He wraps his arms around me and I collapse into an ocean of tears that I can’t explain. My breath catches over and over in a deep sob and I can’t speak. I don’t have to. While all of it isn’t right there for him to view and see, he knows that something bad almost happened.

He asks me several questions to confirm his fears. I answer honestly because I have no strength to keep this hidden anymore.

His arm around my waist, he aids me up the stairs and into our bed. He wraps his arms around me and pulls me close. Neither of us sleep well. Him, afraid of what I’ll do if he slumbers. Me, haunted by all that just happened.

He leaves for work the next morning and begs me to make the phone call.

And I do.

I do it because I can’t stay where I am. And if I stay where I am, I won’t be here much longer. The appointment’s set. I’ll see the counselor.

It’s not the end of my story. I have more life to live. More life to give to others.

**************************************************************************************

I wasn’t the only one in the bathroom, in the kitchen that night. Torn between two worlds, one bursting with life and grace, the other fraught with lies, despair and death. Two worlds, warring over one soul. The thing about light is that it only takes a small ray to break up the darkness. Somewhere in the midst of the heavy, oppressing darkness, a small ray of grace and hope and love broke through. It was all I needed to see that there was more.

By God’s grace, I would find a way to take each step that led me up out of the basement. Over the next fourteen months I’ll climb and climb and climb. I’ll go to counseling. I’ll learn that these aren’t normal thoughts. I’ll spend some time on ant-depressants. I’ll wean myself off the anti-depressants, experiencing every withdrawal symptom associated with the drug I’ve been taking. I’ll learn about myself. I’ll see how depression takes my circumstances and and distorts them in a way that steals my joy. I’ll pray, a lot. I’ll realize that while my depression is part of who I am, it’s not the definition of who I am.

And here I am. I live with my depression. It’s not gone forever and I don’t know that it will ever be on this side of heaven. On those days when I feel myself starting to spiraling out of control, I remember this night. And I find away to stay away from the basement door. I pray. I read the Bible or remember one of the Lord’s promises. I start to name things I am thankful for. I sit down to read a book with my kids. I call those who know me best and love me despite my faults. I write. I don’t let myself turn that door knob. If I do, I’ll find myself tumbling down those stairs and at the bottom bruised, hurt, and looking for a way to escape.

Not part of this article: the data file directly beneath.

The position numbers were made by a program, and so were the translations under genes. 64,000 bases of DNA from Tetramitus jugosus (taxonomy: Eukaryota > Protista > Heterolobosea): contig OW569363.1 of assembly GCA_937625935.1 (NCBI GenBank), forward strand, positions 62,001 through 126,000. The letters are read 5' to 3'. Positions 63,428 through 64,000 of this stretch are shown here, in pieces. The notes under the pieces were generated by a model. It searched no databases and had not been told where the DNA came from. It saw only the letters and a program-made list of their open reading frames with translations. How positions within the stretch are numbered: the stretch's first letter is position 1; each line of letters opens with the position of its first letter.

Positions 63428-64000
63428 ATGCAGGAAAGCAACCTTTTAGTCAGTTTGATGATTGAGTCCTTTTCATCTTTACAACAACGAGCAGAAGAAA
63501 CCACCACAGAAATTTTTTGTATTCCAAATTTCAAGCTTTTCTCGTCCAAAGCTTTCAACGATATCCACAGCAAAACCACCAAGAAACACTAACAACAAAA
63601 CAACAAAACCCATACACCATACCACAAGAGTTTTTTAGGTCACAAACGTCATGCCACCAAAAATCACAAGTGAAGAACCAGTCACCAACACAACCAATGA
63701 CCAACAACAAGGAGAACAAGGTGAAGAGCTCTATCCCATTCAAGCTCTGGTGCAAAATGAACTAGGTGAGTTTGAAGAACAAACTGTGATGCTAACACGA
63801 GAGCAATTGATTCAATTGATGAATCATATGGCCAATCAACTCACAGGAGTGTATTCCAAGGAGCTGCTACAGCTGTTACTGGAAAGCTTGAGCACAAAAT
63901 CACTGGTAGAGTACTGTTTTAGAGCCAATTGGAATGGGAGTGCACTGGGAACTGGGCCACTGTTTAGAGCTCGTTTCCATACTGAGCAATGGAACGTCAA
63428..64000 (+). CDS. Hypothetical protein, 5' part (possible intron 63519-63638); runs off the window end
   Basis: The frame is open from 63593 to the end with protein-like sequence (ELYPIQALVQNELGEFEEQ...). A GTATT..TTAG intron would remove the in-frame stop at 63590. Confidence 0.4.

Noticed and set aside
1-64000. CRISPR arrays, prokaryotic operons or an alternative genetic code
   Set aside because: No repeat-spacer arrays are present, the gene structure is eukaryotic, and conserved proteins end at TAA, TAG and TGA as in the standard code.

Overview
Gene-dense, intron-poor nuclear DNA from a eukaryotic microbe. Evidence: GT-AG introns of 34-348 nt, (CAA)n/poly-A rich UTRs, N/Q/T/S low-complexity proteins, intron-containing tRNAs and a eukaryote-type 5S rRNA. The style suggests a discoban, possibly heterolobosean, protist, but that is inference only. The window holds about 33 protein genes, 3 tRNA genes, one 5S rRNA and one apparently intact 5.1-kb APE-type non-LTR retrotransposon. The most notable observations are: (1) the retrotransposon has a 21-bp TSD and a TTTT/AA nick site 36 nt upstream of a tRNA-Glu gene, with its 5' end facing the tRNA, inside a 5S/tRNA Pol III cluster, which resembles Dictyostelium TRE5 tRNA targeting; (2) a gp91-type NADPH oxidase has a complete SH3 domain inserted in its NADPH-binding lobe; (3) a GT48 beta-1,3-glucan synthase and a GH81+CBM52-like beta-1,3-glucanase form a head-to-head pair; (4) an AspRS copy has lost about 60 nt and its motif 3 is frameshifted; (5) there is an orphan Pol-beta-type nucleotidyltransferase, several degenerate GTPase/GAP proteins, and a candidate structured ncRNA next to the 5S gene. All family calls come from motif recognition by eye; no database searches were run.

I am a depression sufferer and survivor.

If you suffer from depression, please visit To Write Love on Her Arms (TWLOHA) for a list of organizations that can help. If you are a military member, spouse, or family member, call or email Military One Source for information on FREE COUNSELING. Getting help is the first step to getting better.

It doesn’t matter . . . it’s in the past

Ok, so not really. My past has shaped who I am today. I already wrote a post about what I’d say to my former selves. This post is not a repeat of that.

Actually, I want to try to go to bed before midnight tonight (I have 32 minutes until midnight . . . not sure I’ll make it, but we’ll try). So quick post for you. I have mentioned in my “What’s My Story?” that I tried writing several different types of blogs in the past. And it’s true. I have.

Some of those blogs still exist. I haven’t deleted them. They mostly concentrated on one area of my life. But I still wrote them and those posts could be relevant to what I write here on Doin’ It Halfway.

So, here are half of my other blogs for you to check out. Don’t worry, Doin’ It Halfway is my end-all. But, I thought I’d still share them in case you’d like to see a little bit more of who I am. Because I was as honest on these other blogs as I am on Doin’ It Halfway. It’s just that when I started the other blogs, I didn’t have the time machine to go forward in time to see that I would write a catch-all blog later on down the road.

R House of Drama: Where I posted about my adventures of being a mom of three girls. And really, having three girls is an adventure. of. drama. Why, just today, we had a rendition of “That’s Mine! No it’s not! It’s mine!” Love those girls, even though they make me so crazy that I had to tell hubs to put them to bed tonight because my attitude was as bad as theirs.

Voice of My Depression: I started this blog a month or so ago, wanting to have an honest discussion about depression and show people who don’t suffer from depression what depression is all about. Wow – I used the word depression three times in the previous sentence. Weird. Anyway – it’s a little more of the serious side of me. And there are only like three posts because I started to write this blog instead. But it’s still me and you’ll find posts like these scattered throughout Doin’ It Halfway in the future.

P90X: One Fat Chic’s Journey: Ok, I’m keepin’ it real with this one. I’m a little ashamed to put this one out there because it’s for real, me. And my struggle with weight. But whatever. I’ve had three kids. I’ve gone through a deployment. I’ve had some rough family situations, moved seven times in the last five years, and lived in a hotel when I started writing Fat Chic’s Journey. Oh yeah, I mentioned Tae Bo in my “What’s My Story?”, but not P90X. I did it for about three weeks. Yep. Halfway. I will tell you that I deleted the pictures because the current readers of “Halfway” are people who know me and, while I’m honest, I just can’t share the rolls. But the stats, I’ll keep up. Mostly because it pertains to struggle with weight and eating and exercise that I mention here.

All these themes (and more) will be discussed at some point here on Doin’ It Halfway. But for now, it’s easier to just link to what’s already been written to give you a little more insight into the crazy world that is mine.

Didn’t make the midnight deadline. Boo. Oh well. As Scarlet O’Hara would say, “I won’t think about that today. I’ll think about it tomorrow.”